For those remaining in Britain, time passes- not uneventfully, for no life is uneventful, but without cataclysmic change.  The rhythm of the seasons and the rhythm of the years plays on.  The generation of 1860 BCE are grown men now, the fathers of families, settled in their ways.  We may speculate- it is an instructive exercise- to what degree they are in touch with what is happening elsewhere in their world, while bearing in mind the danger of generalizing on the word “they.”  There would exist all degrees of intellectual- and commercial- curiosity, from the farmer who never raises his eyes from the furrow scratched by his straight wooden ploughshare to his neighbor who will eagerly devour and embroider every rumor from distant lands. (p. 100)

By drawing on ethnological reports and archaeological work, Bibby manages to give a genuine picture of life in societies of foragers or farmers or herders. His description of the foundation of Shang will give a sense of his style, even if one of his stories about foraging and crafts and childrearing and clearing ground for farming would be more distinctive:

In the year 1300 B.C. a city is rising at An-yang. The river Huan, cutting deep into the loess soil, here makes a wide curve, providing a natural moat around three sides of the chosen site. On the fourth side, towards the south, the defenses are already going up, a broad wall of earth pounded to cement hardness within the wooden shuttering, which is gradually raised a the wall rises. Within the area cords mark out the streets, and along them platforms, also of pounded earth, are being constructed, the floors and foundations of houses, palaces, and temples. (p. 285)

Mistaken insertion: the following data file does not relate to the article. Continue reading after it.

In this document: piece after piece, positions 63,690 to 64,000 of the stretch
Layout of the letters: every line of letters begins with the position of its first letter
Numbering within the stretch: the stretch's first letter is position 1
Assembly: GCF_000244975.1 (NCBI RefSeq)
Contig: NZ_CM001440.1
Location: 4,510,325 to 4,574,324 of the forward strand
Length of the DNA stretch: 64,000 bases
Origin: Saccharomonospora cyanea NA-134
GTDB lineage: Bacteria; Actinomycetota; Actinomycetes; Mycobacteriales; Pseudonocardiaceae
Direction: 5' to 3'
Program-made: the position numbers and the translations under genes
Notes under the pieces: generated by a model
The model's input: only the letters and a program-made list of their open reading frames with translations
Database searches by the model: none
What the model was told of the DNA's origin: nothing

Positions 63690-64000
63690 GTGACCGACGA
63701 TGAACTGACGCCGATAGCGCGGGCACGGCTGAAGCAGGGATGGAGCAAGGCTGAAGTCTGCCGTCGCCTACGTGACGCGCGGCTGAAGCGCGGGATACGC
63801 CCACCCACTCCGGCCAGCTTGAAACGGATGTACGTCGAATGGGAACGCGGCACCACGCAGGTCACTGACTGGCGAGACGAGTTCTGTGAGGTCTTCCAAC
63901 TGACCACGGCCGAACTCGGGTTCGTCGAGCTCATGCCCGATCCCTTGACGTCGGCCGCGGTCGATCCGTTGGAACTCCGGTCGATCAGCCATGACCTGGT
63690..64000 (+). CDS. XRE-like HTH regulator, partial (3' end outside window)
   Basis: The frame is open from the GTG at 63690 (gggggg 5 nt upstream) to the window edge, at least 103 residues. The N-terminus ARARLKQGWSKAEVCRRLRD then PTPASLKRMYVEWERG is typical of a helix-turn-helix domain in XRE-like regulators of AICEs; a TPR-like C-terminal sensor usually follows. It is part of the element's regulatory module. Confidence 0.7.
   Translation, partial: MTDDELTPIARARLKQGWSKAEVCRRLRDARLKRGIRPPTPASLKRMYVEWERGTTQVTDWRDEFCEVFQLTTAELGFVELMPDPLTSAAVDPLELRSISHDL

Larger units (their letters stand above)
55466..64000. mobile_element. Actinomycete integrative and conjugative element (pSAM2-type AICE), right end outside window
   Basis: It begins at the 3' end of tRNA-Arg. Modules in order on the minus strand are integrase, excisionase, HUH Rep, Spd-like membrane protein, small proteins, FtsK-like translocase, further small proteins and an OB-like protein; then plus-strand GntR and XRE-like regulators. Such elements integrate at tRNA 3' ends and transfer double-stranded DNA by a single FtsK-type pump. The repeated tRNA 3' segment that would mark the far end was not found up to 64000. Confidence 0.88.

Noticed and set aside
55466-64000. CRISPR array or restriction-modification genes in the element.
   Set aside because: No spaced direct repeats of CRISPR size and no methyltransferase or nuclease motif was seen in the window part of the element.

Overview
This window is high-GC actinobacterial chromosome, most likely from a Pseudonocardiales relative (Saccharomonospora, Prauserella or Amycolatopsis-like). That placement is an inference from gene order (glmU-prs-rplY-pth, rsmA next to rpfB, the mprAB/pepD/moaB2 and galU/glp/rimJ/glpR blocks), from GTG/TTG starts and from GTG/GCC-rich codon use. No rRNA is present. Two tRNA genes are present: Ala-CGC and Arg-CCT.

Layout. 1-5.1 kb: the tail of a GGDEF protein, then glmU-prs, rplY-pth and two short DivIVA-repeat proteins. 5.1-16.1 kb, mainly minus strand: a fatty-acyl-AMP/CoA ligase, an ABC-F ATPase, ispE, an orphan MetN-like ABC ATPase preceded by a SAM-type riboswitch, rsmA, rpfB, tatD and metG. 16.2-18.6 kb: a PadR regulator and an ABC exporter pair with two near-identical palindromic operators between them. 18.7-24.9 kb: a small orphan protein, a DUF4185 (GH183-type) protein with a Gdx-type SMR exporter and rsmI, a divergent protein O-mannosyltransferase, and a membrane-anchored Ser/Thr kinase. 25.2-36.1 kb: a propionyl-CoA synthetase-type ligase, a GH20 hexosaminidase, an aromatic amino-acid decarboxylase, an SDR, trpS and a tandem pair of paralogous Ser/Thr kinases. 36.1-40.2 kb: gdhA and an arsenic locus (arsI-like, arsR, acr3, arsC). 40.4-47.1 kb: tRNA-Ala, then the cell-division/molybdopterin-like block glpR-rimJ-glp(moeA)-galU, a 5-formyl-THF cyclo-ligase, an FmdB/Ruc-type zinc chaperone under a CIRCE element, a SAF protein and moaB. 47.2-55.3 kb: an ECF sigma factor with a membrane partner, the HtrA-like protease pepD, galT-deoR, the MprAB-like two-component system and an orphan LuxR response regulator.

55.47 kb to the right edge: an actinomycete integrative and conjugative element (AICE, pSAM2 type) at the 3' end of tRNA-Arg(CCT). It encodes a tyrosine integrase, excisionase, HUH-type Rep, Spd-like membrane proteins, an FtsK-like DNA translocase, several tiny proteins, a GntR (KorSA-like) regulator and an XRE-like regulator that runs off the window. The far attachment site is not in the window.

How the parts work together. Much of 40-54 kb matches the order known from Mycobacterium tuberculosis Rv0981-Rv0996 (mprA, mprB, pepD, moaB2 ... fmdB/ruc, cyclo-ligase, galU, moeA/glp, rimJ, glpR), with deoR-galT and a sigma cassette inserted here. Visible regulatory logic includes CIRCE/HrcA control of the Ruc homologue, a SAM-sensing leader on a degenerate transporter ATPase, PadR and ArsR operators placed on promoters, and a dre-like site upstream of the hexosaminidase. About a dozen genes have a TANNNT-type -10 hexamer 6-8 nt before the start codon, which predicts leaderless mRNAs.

As I read Four Thousand Years Ago my academic side is sputtering and crying “but what about … you can’t say … we proved that was wrong twenty years ago!” But Bibby knew exactly what he was doing, and it is not his fault that some of the stories which seemed convincing in his day have not endured the test of time. The most that I can say is that his enthusiasm for describing people’s “diverse physical types” and assigning those types labels which often are the names of a language family was already controversial in the 1960s and is more so today. Few people have been as fascinated with differences in hair colour and skin tone as 19th and 20th century Europeans, and somehow every attempt to “scientifically” classify human phenotype confirms one of the folk theories in the researcher’s home country. Yet he never suggests that these physical traits determine personality or intelligence. He mentions many of the methodological dangers which a modern archaeologist would, even if he cheerfully goes on to tell his stories anyways: